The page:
Sunday , February 25 2024

High-speed rail could transform Fresno’s poorest neighborhood. Will Trump get on the train?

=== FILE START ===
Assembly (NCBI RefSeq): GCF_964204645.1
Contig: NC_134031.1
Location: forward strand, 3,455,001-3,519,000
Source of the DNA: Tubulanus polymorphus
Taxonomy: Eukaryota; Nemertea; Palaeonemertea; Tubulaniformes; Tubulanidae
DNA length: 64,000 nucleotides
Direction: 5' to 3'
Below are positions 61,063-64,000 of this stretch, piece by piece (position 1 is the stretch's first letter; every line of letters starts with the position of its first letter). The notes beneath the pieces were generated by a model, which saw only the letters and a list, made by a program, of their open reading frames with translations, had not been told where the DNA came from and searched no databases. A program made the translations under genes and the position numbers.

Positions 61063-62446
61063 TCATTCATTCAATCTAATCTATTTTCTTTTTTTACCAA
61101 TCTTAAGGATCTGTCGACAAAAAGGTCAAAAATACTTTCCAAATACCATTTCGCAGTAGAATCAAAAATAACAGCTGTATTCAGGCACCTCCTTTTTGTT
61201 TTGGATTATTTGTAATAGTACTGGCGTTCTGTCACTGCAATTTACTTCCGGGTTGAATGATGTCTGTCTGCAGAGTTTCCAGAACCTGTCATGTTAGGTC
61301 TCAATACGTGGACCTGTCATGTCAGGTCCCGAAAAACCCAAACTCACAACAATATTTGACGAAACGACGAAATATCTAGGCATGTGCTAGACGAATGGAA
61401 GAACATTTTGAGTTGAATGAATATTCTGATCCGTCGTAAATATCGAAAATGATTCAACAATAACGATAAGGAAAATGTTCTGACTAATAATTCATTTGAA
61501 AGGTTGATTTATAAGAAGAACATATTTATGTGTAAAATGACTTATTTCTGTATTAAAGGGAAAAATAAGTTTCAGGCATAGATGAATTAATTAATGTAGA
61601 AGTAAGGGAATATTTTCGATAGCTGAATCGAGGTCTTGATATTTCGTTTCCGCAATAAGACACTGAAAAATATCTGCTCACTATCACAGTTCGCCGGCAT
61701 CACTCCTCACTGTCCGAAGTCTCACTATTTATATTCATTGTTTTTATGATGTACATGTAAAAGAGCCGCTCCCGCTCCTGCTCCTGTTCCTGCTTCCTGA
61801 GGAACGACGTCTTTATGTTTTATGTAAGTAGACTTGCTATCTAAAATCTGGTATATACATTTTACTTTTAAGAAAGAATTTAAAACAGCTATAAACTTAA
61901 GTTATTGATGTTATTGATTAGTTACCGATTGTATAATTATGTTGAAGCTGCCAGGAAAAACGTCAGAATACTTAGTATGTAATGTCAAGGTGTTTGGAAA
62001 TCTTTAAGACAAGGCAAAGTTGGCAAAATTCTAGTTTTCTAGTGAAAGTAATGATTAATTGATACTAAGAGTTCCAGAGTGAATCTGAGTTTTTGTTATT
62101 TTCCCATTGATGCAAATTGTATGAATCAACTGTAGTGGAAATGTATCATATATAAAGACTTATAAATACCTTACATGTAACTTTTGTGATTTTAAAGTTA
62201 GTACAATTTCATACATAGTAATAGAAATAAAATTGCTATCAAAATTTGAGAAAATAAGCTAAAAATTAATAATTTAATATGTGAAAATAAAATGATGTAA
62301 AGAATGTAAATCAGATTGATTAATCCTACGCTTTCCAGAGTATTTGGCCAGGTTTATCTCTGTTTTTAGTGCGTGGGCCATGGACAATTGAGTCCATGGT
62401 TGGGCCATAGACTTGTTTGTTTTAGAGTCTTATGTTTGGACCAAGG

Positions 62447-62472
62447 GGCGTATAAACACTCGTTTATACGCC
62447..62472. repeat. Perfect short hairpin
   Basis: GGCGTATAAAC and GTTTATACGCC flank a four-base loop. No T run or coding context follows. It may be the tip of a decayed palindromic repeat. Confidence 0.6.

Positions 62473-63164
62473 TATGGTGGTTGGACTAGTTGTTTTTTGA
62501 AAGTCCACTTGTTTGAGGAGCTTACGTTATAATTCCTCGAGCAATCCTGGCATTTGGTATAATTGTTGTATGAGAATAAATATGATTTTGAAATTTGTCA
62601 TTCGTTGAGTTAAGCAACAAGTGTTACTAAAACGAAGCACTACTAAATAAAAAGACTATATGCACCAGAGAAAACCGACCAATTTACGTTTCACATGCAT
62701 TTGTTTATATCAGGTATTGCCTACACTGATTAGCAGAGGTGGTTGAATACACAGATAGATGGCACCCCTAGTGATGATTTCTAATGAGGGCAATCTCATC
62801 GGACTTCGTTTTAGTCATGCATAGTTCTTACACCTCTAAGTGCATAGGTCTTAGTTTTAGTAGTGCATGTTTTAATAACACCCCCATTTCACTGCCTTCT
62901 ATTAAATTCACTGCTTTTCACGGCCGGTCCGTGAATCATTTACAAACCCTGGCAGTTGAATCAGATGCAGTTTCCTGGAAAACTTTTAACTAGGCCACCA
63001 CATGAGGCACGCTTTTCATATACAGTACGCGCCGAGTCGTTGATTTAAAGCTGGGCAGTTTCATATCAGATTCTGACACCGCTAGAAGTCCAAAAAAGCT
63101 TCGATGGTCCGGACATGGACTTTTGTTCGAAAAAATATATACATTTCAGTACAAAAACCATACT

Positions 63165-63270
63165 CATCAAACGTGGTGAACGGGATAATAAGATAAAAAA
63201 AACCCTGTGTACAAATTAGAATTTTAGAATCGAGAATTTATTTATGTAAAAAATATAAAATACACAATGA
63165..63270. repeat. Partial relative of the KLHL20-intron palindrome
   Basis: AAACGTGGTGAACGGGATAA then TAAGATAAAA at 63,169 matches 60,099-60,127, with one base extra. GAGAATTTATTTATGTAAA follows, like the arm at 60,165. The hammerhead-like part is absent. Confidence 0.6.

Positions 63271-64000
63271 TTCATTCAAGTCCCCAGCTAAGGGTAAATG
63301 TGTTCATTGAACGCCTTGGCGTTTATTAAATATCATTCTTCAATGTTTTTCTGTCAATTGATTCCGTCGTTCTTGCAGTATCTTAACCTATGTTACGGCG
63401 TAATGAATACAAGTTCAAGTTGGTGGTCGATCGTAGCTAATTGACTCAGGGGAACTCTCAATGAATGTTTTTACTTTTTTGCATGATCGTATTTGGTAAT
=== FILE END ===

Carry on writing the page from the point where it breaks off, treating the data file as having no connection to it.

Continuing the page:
The plan: cover one of the most destitute tracts of California’s poorest major city with a Jack Nicklaus-designed golf course and watch dust turn to dollars. But soon, funding for the project known as Running Horse evaporated. Debt ballooned. Across the continent, Donald Trump smelled opportunity. He wooed city officials, and talked big — really big — about how he’d save Running Horse, schedule a PGA Tour event and transform Southwest Fresno right along with it. “I have a feeling I can make this the hot side of town,” Trump declared in June 2007 several days after he toured the future golfing grounds, local politicians in tow. Neighborhood residents — many impoverished — fantasized about new businesses and low crime and Tiger Woods spottings, to say nothing of a billionaire’s imprimatur stamped across their blighted blocks. Chief among the smitten: then-Fresno Mayor Alan Autry. “He loves this community,” Autry, a Republican, said of Trump at the time. “There’s something about this

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